Despite observations of improved glycemic control with nonglucose solutions described earlier, controversy remains as to its clinical importance per se, as limited evidence exists over the benefit of glycemic control in general in the diabetic end stage renal disease (ESRD) population, especially in the PD population.8 Two large U.S. national dialysis chain database studies of hemodialysis (HD) patients have gained much attention recently. No association between HbA1c levels and survival was seen at 12 months in a cohort of over 24,000 diabetic patients.9 A second study of equal size found a paradoxical lower unadjusted mortality with greater HbA1c levels, which became associated with a greater mortality after adjustment for markers for malnutrition and inflammation.8 A 1993 report by Tzamaloukas and colleagues10 of 39 type 1 and 71 type 2 patients concluded that poor glycemic control (defined by <50% of blood glucose measurements within 3.3–11.1 mmol/liter) was associated with significantly higher HbA1c values versus a well-controlled control group with higher rates of both microvascular and macrovascular disease and significantly lower rates of technique and patient survival.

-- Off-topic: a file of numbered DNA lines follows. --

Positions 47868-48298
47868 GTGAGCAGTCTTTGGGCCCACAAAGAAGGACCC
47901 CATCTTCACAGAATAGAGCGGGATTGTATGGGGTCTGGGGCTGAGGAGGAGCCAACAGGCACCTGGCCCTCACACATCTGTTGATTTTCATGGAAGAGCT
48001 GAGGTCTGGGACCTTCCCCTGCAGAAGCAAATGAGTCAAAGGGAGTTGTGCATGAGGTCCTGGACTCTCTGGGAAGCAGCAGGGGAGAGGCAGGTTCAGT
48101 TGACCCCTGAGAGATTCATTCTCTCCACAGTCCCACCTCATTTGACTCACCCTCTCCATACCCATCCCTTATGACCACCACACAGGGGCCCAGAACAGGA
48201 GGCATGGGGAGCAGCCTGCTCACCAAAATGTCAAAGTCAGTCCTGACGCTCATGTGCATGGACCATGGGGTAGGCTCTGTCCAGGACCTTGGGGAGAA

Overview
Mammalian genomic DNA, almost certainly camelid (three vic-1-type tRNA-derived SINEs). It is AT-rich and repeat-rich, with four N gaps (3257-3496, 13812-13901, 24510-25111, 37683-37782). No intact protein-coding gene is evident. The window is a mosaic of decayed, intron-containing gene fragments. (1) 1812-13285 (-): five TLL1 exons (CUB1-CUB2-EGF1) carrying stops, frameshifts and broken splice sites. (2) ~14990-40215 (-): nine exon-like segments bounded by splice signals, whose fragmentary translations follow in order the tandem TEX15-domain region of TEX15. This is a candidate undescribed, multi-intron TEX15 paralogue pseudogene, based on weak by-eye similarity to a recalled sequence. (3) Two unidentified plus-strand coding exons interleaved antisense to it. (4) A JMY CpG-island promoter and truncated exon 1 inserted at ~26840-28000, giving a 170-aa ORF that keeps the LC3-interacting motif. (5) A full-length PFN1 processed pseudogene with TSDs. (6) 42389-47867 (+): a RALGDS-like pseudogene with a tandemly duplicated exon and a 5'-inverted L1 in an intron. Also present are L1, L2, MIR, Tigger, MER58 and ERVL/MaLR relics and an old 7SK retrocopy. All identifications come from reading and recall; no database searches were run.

Alternative measures to HbA1c for glycemic control assessment in PD patients, such as glycated albumin and skin advanced glycation end product levels, have been described as more accurate predictors of long-term glycemic control in this population.11,12 For example, in 2005, Meerwaldt and associates13 established that the baseline skin advanced glycation end product level, as measured by autofluorescence, independently predicts overall and cardiovascular survival in HD patients. Pertinent to this review, a preliminary report by McIntyre and colleagues14 demonstrated that the skin advanced glycation end product concentration correlates with dialysis vintage in PD patients, unlike HD patients, and is strongly associated with the degree of historical PD glucose exposure. If confirmed, this observation would provide strong evidence for an important role of glucose exposure in both diabetic and nondiabetic PD patients.
The role of glucose absorption in changes in body composition of PD patients remains controversial. It is well established that PD patients frequently gain weight, especially during the first year of PD therapy and particularly if they have diabetes or have a high body mass index (BMI) at initiation. Glucose absorption in PD patients can equal approximately 15 to 30% of the recommended daily calorie intake for an ambulant 80-kg diabetic male, and thus often is assumed to be the cause of weight gain. However, several groups have not found any association between glucose absorption and weight gain.15,16 Although this may appear incongruous upon initial consideration, studies on the role of specific genetic polymorphisms that influence total energy expenditure may provide some explanation.